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‘Thank Thor for this’: Texas GOP congressman brutally mocked for his ‘so help me God’ bill

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A Republican congressman is the target of an online backlash after claiming that Americans are not entitled to “freedom from religion.”

Last week, Rep. Sam Johnson (R-TX) introduced a bill called the Preserve and Protect God in Military Oaths Act of 2015 that would force cadets at the Air Force’s Academy to say “so help me God” during their oaths.

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“Our Constitution’s very First Amendment protects every individual’s freedom of religion. But our servicemen and women who protect our county [sic] with their lives are seeing that freedom under fire,” he said in a statement. “Let me be clear: Americans have the freedom of religion – but not freedom from religion.”

Mikey Weinstein of the Military Religious Freedom Foundation told the Colorado Springs Independent that Johnson “should be tried for treason and sedition” for proposing such a bill.

“The astounding ignorance and bigotry displayed by his brazen presentation of this proposed wretched sectarian legislation is literally mind-ripping,” Weinstein said. “Not only does it viciously savage United States constitutional religious protections afforded all American citizens, including members of the U.S. military, it also provides an unparalleled bonanza of propaganda for our fundamentalist Islamic enemies such as Isis, the Taliban and Al Qaeda. Additionally, it enrages our Islamic allies and utterly desecrates and destroys military unit cohesion, good order, morale and discipline. The United States Congress should at the very least censure this constitutionally derelict villain and universally despicable human being.”

The Digital Journal noted that comment section of Johnson’s website has been steadily accumulating angry remarks.

“I for one (as another vet) actually love this idea. We could have everyone at the end shout out what god or gods they are swearing to I.E. the Christians could say ‘so help me God’. But then the Muslims could yell ‘so help me Allah’ and the pagans could shout something like “‘so help me Thor’ or ‘Odin!’ Hell, we should let them go through the whole damn list while they are at it. Oh and the Satanists, can’t forget them! I guess they would yell ‘so help me Satan’, but yeah… religion! Oh and speaking of, every time someone wants the ten commandments posted on public grounds, we should have the Wiccan three fold law right next to it! This makes it all so simple, don’t you see!?” wrote Todd Celtrick.

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“I’ve taken the Oath 4 times. I’ve never mentioned any God, because I’m an atheist who is a patriot,” wrote Mike Pekarek. “This fight you cannot be allowed to win, both for my sake and for my Christian brothers in arms. America cannot have a religious armed forces.”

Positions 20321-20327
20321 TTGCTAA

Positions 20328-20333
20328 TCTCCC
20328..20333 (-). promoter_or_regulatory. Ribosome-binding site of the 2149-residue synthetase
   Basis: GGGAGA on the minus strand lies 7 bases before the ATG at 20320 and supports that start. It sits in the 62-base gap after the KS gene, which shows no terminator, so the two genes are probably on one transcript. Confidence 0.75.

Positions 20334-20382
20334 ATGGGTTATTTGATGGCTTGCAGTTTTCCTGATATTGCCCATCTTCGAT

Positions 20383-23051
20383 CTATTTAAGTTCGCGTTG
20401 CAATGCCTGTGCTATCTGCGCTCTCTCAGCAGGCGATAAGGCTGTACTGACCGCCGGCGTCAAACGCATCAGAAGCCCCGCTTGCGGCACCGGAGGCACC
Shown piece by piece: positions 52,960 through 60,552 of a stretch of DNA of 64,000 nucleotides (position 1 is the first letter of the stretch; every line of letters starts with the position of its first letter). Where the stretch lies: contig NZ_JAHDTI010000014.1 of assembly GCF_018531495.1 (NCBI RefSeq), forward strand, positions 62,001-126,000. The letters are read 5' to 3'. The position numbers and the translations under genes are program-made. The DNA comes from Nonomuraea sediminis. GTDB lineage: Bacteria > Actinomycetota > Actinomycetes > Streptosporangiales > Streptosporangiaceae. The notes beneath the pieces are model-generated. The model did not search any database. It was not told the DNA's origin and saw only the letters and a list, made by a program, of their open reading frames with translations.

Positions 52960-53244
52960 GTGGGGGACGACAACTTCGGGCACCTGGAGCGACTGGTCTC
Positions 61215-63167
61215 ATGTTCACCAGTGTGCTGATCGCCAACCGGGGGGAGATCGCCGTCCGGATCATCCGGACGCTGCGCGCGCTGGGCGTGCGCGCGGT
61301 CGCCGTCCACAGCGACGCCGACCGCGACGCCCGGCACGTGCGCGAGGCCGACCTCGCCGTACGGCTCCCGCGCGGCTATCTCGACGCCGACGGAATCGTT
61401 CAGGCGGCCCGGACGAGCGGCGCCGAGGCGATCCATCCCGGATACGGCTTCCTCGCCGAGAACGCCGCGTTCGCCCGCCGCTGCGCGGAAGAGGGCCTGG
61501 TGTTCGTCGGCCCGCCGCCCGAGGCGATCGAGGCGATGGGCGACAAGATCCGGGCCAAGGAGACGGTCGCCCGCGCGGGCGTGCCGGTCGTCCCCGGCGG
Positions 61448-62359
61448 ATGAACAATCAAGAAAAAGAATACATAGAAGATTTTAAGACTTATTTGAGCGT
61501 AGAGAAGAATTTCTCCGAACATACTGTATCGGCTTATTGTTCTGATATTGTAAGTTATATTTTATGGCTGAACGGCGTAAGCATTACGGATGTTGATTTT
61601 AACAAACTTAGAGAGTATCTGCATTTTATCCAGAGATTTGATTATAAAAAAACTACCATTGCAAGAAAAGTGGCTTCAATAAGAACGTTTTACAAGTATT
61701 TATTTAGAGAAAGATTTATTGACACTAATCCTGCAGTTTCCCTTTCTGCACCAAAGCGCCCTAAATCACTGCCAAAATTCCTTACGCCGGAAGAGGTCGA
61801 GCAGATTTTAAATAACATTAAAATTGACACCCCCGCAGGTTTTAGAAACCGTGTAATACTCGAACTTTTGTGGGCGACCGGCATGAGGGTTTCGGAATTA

“I am an American veteran,” wrote Patrick Restivo. “I took an oath to defend the constitution of this great country from ALL enemies foreign and domestic. You sir are dangerously close to becoming an enemy of the constitution for suggesting that the rights of citizens be violated by trying to impose your narrow religious views on the brave service members who defend us all. We do have freedom FROM religion and if you try to take it away, we WILL fight back. If you want to live in a theocracy then renounce your U.S. citizenship and go join ISIS and be with the rest of your kind, you traitor.”

The congressman was also pummeled on Twitter:

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‘Comparing yourself to terrorists?’ Internet cracks up at Trump saying dead 9-11 hijackers got more justice than him

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President Donald Trump quoted Fox News host Mark Levin that left many scratching their heads. Levin, who has a show on Sunday evenings, claimed that the terrorists from Sept. 11 got more due process than the president.

The claim was a curious one because, as many on Twitter noted, it's not often that the president of the United States compares himself to a terrorist. Secondly, the 9-11 hijackers all died in the attack, as they were on the planes that crashed into the buildings and into a Pennsylvania field.

Trump is known to quote Levin frequently, though the citations often make the president look worse.

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MLK was ‘gravely disappointed’ with white moderates — whom he believed were responsible for impeding civil rights

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"We also realize that the problems of racial injustice and economic injustice cannot be solved without a radical redistribution of political and economic power."

—Martin Luther King Jr., 1967

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Harvard law professor Laurence Tribe catches Alan Dershowitz in humiliating hypocrisy: ‘He’s not to be trusted’

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Harvard Constitutional law professor Laurence Tribe called out President Donald Trump's lawyer, Alan Dershowitz, Sunday on Twitter, noting that his opinions seem to evolve depending on who he's defending.

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